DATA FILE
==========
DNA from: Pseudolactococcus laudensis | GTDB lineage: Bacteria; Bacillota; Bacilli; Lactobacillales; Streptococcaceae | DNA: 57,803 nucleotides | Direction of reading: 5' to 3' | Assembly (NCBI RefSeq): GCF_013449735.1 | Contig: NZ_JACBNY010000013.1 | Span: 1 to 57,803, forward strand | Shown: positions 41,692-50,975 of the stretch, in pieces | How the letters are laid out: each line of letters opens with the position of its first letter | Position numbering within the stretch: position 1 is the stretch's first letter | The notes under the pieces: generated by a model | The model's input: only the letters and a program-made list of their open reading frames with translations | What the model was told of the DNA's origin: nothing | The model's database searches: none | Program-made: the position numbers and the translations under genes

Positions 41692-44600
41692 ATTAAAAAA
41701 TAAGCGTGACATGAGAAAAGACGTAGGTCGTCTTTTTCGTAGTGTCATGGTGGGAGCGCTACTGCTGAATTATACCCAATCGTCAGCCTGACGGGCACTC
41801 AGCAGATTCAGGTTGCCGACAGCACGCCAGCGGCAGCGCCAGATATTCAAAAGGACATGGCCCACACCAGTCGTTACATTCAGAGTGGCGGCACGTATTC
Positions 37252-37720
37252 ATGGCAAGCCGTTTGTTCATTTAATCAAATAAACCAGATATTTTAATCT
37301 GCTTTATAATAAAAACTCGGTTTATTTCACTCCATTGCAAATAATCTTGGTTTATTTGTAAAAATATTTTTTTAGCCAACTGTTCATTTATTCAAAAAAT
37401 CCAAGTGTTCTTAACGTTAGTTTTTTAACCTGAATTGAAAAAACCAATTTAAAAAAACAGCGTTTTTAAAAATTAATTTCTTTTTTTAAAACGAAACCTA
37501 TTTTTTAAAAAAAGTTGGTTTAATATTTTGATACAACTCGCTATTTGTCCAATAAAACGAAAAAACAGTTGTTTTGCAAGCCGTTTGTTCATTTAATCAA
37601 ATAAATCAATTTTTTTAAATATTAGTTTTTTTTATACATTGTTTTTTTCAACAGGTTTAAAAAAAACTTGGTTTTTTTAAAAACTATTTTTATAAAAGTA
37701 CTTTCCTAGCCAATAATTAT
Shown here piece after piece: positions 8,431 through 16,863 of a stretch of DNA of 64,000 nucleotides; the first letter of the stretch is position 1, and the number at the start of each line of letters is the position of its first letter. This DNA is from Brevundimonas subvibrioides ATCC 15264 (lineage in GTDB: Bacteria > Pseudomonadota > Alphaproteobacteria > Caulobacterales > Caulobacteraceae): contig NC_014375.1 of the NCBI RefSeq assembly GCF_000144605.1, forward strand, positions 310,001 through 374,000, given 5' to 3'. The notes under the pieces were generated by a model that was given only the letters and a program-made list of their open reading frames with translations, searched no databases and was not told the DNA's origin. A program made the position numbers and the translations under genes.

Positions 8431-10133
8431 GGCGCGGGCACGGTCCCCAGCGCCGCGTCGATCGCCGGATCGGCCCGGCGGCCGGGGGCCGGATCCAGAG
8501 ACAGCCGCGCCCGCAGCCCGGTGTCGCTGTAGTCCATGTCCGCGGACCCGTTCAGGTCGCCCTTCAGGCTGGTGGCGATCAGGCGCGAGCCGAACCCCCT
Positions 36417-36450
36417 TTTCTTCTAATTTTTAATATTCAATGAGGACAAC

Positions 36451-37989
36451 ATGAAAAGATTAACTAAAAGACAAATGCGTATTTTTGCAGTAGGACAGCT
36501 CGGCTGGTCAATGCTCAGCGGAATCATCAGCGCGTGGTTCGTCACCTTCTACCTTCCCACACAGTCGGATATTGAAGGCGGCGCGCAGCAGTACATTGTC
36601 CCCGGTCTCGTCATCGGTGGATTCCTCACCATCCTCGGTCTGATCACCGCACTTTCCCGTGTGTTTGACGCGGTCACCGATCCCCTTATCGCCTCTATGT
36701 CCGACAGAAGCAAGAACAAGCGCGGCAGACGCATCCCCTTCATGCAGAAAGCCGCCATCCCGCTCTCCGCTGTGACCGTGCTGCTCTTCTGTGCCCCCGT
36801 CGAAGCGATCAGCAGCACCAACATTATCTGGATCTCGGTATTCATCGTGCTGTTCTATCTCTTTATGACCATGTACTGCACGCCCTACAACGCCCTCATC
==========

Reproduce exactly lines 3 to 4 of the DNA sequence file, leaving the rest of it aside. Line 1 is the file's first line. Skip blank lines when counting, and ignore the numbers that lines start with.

41692 ATTAAAAAA
41701 TAAGCGTGACATGAGAAAAGACGTAGGTCGTCTTTTTCGTAGTGTCATGGTGGGAGCGCTACTGCTGAATTATACCCAATCGTCAGCCTGACGGGCACTC